Neo-Nazis leader Thomas Sewell refused bail over alleged attack on hikers

The self-proclaimed leader of Australia’s national socialist movement has been refused bail over an alleged attack on a group of bushwalkers who, police say, had filmed him and fellow neo-Nazis on a hike in the Victorian bush.

Up to 15 neo-Nazis including Thomas Sewell, 28, terrorised hikers by using knives and force to smash the car they were in at a camping spot in the Cathedral Ranges last month, Melbourne Magistrates Court was told on Wednesday.

The Age revealed in January that about 40 of Mr Sewell’s group were seen in the Grampians, in western Victoria, over the Australia Day weekend and were heard chanting “white power” and “We are the Ku Klux Klan”.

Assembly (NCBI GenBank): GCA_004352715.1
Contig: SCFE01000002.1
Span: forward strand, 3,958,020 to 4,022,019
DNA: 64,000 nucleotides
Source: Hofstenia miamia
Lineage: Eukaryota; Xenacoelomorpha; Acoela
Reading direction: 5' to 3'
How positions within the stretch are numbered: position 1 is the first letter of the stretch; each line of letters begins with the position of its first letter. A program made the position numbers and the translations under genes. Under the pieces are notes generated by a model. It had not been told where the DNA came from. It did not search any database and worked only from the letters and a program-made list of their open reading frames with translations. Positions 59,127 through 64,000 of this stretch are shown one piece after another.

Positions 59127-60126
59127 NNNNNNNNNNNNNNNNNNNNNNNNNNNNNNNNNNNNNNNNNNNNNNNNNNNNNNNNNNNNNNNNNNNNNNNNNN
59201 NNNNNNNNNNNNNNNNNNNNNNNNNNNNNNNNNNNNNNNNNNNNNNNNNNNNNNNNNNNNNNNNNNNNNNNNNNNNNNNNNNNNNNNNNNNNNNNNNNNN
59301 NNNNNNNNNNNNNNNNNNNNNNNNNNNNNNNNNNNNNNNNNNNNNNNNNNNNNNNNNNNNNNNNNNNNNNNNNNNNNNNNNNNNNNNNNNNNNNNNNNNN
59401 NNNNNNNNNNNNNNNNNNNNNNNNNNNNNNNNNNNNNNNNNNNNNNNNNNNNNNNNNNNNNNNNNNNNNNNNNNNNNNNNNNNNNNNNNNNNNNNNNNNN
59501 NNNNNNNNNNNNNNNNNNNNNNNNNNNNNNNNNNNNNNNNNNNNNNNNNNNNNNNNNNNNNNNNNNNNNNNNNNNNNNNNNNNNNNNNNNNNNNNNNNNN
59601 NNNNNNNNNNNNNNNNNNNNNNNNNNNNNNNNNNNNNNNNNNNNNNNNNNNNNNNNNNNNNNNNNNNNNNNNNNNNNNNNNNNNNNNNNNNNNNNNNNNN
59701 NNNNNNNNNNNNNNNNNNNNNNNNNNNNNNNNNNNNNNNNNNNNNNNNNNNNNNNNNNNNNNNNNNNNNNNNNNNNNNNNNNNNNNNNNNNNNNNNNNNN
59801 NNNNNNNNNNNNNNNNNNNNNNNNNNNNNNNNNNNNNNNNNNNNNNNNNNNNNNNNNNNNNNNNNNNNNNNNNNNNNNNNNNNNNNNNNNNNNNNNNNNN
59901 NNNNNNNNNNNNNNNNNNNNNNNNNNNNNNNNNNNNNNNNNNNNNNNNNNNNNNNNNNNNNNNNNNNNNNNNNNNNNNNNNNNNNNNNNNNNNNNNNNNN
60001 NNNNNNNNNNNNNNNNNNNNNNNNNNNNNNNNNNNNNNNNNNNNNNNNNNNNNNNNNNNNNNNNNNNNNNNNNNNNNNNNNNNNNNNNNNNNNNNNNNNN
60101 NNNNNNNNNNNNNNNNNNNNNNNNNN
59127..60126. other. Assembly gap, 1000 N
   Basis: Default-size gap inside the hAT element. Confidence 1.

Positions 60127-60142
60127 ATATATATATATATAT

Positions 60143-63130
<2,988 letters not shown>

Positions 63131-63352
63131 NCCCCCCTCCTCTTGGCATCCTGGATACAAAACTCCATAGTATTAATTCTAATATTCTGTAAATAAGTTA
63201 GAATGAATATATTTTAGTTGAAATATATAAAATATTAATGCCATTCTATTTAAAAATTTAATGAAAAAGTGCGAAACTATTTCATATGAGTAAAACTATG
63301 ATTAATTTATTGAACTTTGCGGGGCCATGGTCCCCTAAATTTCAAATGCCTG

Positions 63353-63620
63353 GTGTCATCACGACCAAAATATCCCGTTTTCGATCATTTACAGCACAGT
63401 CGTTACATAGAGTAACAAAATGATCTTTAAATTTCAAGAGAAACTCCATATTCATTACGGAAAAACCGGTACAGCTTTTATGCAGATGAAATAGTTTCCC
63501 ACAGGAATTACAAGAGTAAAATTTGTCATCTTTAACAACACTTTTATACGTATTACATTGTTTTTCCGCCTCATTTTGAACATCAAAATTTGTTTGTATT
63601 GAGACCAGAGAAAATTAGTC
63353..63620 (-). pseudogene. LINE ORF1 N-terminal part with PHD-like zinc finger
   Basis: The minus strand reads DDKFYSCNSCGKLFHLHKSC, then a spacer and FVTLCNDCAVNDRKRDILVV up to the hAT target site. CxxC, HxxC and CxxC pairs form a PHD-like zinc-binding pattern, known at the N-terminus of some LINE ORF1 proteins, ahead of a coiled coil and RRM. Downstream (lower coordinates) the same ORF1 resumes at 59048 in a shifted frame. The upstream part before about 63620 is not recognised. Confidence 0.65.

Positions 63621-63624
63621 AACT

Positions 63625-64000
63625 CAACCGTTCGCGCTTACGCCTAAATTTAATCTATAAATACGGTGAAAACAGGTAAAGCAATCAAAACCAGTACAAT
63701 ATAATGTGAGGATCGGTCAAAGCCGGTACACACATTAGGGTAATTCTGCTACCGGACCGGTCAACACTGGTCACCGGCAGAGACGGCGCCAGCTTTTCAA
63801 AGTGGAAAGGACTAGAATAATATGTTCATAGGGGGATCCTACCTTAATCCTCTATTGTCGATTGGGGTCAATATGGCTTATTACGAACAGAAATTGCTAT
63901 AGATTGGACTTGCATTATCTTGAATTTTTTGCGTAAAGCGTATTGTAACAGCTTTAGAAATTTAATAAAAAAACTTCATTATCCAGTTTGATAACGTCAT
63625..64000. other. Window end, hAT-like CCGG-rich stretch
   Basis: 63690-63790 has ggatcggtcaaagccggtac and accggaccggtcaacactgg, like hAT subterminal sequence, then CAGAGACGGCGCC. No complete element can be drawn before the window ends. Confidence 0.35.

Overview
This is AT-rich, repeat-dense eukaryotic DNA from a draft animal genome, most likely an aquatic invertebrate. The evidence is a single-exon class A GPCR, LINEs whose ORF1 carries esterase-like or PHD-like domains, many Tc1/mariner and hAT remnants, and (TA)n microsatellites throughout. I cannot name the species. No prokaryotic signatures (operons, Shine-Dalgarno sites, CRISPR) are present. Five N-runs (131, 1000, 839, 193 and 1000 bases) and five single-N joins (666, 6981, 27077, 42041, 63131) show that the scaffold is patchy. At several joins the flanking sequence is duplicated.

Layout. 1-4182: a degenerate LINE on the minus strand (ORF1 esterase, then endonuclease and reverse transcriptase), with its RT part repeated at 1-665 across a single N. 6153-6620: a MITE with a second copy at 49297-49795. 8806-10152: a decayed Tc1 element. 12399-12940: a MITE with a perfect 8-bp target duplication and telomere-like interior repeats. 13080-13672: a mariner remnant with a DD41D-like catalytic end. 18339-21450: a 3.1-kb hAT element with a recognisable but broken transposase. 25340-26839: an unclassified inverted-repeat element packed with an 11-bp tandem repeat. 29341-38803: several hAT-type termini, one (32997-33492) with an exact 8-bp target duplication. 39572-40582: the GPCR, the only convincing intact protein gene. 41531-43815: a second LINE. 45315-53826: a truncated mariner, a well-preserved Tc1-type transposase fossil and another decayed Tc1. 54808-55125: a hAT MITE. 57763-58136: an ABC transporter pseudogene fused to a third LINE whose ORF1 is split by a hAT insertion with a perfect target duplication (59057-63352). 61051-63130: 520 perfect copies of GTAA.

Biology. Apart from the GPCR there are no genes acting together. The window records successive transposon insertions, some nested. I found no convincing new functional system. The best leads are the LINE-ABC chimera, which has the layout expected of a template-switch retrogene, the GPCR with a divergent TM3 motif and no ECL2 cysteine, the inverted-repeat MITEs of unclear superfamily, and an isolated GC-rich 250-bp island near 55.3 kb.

On March 1 Mr Sewell allegedly assaulted a security guard at the Channel Nine building in Melbourne – which also houses The Age offices – in the hours before Nine’s A Current Affair broadcast a report about his group.

Mr Sewell, from Rowville, is charged with armed robbery, affray by unlawful violence, assault and offending while on bail over the clash at the Cathedral Ranges State Park, north-east of Melbourne, on May 8. Police allege three hikers in the smashed car and three in another were forced to hand over their phones before they could leave.

Detective Senior Constable Michael Taylor told the court that the hikers had crossed paths with the neo-Nazis in the park and that a bushwalker remarked to friends that the Caucasian men in black T-shirts must have been “the Nazis in the Grampians”.

Read the article by Adam Cooper in The Age.